In the autumn of 2007, a conversation started between a group of young adult leaders in Madison, WI which eventually led to the planting of the 24-7 Madison Boiler Room in the late spring of 2008. It was during the first few months of this conversation that Laura Breu and I began to start writing letters to one another. It started out of a question she had about an essay I wrote a number of years back but our letters quickly turned into an exploration of many aspects of art and the christian life. Writing, like most arts, is a tender place in the author and it is rare to find a space to offer incomplete and un-tried pieces without a fear of rejection but with an expectation of clear-headed and thoughful critique. Laura’s conversation is richly felt, pricking at the depths of the soulful dimensions of creation, and the creation of soulful dimensions in Christian Community. As we progress from sharing and reviewing each others work we move through topics such as christian music and worship, leadership in the church, exploring the differnce between allegory and story and the intersections between artistic creation and incarnational theology. The conversation eventually culminates in coming to grips on what it means for artists in the church to function in the prophetic and archival roles in order to build up the Church and bring healing to the world. Laura herself has seen this first hand in the Third World and perhaps all I must do to excite you to learn from her is to introduce you.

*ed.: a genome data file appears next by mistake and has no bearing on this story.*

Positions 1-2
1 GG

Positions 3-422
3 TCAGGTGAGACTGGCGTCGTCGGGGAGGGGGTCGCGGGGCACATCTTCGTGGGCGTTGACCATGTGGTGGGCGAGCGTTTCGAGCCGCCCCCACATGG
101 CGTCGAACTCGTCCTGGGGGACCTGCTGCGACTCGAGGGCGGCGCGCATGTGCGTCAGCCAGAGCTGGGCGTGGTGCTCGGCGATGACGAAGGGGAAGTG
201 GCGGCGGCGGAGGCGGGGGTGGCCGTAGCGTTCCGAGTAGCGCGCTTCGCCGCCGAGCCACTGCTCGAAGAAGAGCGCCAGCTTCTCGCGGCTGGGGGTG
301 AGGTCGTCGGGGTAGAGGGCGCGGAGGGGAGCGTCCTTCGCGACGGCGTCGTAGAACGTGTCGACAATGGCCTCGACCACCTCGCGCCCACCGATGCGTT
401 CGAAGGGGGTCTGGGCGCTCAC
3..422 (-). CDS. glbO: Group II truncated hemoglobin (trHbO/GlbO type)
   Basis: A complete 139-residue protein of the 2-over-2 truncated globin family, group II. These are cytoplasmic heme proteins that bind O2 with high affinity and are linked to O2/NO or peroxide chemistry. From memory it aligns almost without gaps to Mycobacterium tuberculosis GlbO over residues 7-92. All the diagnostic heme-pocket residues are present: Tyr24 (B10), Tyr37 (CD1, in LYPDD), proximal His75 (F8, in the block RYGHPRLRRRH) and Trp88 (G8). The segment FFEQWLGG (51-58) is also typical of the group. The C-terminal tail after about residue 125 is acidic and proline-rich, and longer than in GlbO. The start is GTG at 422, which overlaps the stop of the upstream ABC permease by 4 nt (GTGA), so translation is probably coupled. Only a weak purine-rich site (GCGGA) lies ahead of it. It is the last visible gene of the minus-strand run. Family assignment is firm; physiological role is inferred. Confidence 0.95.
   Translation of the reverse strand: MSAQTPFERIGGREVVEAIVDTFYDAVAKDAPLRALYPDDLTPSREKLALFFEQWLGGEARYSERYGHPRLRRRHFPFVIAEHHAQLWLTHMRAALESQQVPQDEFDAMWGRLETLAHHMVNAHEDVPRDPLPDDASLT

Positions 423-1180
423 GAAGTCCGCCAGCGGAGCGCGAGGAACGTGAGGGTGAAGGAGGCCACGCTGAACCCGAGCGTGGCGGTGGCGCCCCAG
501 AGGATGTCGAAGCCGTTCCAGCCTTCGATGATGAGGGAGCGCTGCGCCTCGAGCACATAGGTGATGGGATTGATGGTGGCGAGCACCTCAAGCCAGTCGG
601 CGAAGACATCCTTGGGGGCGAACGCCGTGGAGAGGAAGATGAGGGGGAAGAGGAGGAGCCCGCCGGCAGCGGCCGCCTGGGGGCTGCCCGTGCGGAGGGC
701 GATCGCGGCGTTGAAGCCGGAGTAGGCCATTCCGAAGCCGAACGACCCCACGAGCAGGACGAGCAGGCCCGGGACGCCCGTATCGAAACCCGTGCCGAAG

“ . . . being in the midst of the HIV/AIDS pandemic. . . behaviors must be changed but no one knows how.  We, as carriers of the truth know the answer, the only answer to this problem.  It lies in the hero of our myth.  Here in lies the challenge of mission.  Not to change the myth of the culture, but to add a hero that is not yet defined in the midst of their story that is already written. Taking into consideration that the deep places within cultures that hide behind Western suites come forth in art provides the point of intersection, the place of possible pivot…the potential of prophetic, community arts is immense.  I believe it is the stage that the hero will be defined upon and named within the myth. “ – :La

I hope the glimpse into the journey of two christian artists laid out in these letters sparks and furthers your own journey and conversations,


PDF Download of ‘Letters with Laura Breu’ (right-click to download)